The future of Marvel movies looks promising after “Shang-Chi and the Legend of the Ten Rings” arrived in theaters on Sept. 3, 2021, and on Disney Plus Nov. 12, 2021.
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I sat down and watched “Shang-Chi” last Thursday, expecting a carbon copy of the past few Marvel movies, however, I now stand corrected. The film introduces us to Marvels latest superhero in “Phase 4” of the Marvel Cinematic Universe, that being “Shang-Chi” played by Canadian actor Simu Liu.
Even though most Marvel movies start with a flashback, I feel like Shang-Chi’s opening scenes gave the villain, Shnag-Chi’s father Xu Wenwu (Tony Leung), a reasonable motive.
This take on the character backstory brought back memories of the character “Erik Killmonger” from the 2018 movie “Black Panther” because of how humanized both villains are.
Director Destin Daniel Cretton did an excellent job picking his cast of main characters, like the character Liu who portrayed an immature young adult and a skilled fighter perfectly.
Shang-Chi’s best friend Katy Chen (Awkwafina) was scripted in as comic relief, but stayed serious when she needed to be, which was important to the intense plot.
Leung’s expressions throughout the entire movie alternated between empathetic and apathetic regularly which showed how after 1,000 years of violence, he still had love in his heart.
The martial arts fight scene on top of the fight club in Macau was unique with its fast pace and the balance shown by the characters.
The choreography from Shang-Chi and his sister Xialing (Meng’er Zhang) felt like it echoed scenes from Jackie Chans’ movies during the late seventies and early eighties.
The second act allowed the fighting to take a back seat and further establish some of the development of other characters, as well as the movie’s setting.
Almost all of the movie was filmed at Fox Studios in Sydney, Australia except for the opening scenes, which were shot in San Francisco during most of 2020. Most scenes in the “Ten Rings Compound” and the mythical village of Ta Lao held my attention and did not feel like they drug on during the two-hour movie.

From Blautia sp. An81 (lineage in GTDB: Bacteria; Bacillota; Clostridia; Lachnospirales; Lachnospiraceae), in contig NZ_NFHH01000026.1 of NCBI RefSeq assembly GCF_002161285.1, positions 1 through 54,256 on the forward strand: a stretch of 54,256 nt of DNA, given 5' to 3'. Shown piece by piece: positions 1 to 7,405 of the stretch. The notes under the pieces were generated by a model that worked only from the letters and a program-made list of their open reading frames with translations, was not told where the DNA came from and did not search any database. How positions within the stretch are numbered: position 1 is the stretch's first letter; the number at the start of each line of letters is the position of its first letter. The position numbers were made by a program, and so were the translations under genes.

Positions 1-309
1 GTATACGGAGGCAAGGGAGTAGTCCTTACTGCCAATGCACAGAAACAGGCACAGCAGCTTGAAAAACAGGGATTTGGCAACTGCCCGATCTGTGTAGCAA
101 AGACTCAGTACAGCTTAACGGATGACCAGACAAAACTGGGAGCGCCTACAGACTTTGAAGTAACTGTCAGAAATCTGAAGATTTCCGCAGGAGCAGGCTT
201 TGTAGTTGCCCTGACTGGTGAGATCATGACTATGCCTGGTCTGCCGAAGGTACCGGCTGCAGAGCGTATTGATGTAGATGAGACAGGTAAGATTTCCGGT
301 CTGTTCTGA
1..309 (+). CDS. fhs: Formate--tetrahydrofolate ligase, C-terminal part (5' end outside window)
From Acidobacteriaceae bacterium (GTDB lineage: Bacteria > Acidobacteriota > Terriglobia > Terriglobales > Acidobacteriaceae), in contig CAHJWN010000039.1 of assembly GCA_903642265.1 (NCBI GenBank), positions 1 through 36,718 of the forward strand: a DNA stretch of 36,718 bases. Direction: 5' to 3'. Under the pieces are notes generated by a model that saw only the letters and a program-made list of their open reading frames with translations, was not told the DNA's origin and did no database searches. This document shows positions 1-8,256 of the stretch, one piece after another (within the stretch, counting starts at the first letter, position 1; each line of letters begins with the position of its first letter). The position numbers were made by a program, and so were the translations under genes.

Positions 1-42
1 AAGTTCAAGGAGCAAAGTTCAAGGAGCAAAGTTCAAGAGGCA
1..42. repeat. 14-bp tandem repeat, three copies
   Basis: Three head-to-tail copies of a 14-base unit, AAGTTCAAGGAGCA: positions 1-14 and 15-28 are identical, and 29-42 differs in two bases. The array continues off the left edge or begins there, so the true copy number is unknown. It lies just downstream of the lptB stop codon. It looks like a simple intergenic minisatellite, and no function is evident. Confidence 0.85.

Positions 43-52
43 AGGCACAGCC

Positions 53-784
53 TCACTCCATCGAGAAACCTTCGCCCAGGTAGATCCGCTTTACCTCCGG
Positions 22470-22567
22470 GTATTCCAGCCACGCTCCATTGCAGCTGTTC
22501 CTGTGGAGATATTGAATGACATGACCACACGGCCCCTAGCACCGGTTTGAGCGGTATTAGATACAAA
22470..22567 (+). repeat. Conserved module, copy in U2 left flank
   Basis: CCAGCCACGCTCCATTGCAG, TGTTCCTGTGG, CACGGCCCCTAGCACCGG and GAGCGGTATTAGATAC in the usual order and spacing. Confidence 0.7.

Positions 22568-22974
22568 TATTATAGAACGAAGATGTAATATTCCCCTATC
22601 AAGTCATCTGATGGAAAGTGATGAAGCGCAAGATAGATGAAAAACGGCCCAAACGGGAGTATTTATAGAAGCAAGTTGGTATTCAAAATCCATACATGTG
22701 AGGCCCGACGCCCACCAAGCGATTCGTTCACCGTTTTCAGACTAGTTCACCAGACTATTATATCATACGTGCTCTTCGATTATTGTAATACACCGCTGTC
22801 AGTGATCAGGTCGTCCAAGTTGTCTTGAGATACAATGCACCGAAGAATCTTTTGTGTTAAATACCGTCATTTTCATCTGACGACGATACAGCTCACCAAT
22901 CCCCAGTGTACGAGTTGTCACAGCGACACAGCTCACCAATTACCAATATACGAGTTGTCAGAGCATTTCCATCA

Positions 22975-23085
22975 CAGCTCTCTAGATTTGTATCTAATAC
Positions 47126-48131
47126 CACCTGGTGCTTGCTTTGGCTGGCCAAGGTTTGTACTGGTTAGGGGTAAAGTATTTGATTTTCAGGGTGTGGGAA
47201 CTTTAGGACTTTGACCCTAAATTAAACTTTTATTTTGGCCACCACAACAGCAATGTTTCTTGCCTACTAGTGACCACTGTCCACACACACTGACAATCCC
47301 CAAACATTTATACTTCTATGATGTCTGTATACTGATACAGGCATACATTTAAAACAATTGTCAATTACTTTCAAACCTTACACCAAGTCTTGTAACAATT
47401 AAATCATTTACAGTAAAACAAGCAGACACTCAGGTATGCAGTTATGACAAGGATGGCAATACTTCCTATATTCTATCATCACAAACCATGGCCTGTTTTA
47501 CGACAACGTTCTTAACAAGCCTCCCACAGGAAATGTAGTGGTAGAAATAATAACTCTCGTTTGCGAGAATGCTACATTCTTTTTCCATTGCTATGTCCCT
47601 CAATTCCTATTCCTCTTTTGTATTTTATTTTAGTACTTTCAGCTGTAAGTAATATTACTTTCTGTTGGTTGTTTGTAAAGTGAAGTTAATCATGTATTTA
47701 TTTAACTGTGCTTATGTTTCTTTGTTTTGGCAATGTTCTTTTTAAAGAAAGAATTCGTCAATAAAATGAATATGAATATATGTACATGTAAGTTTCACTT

I am thankful that the training sequence of the film was short but impactful, showing that even Katy’s character can make something of herself if she tries.
Most Marvel movies end with a large landscape sized battle, but Shang-Chi improved it by highlighting how different the Ten Rings and the village were. The Ten Rings showed up to the village with armored trucks, and electrified crossbows, while the village’s citizens used bows and staffs made from dragon scales.
This created a scene that provided a deeper meaning of modernism versus tradition and challenged our idea of reality versus the fictional places that Marvel creates.
The final fight between Shang-Chi and Wenwu at the mountain’s gate created more chemistry between the two characters than any amount of dialogue could.
This scene showed Shang-Chi’s development from someone who feared his dad, to besting him and ultimately failing to save him from his own mistake.
Wenwu’s decision in his dying moments to give Shang-Chi his ten rings showed that he always loved his son, regardless of what they went through.
Marvels decision to try something vastly different from their prior movies and can be explained perfectly by one quote from Master Guang Bo (Yuen Wah): “If you aim at nothing, you hit nothing.”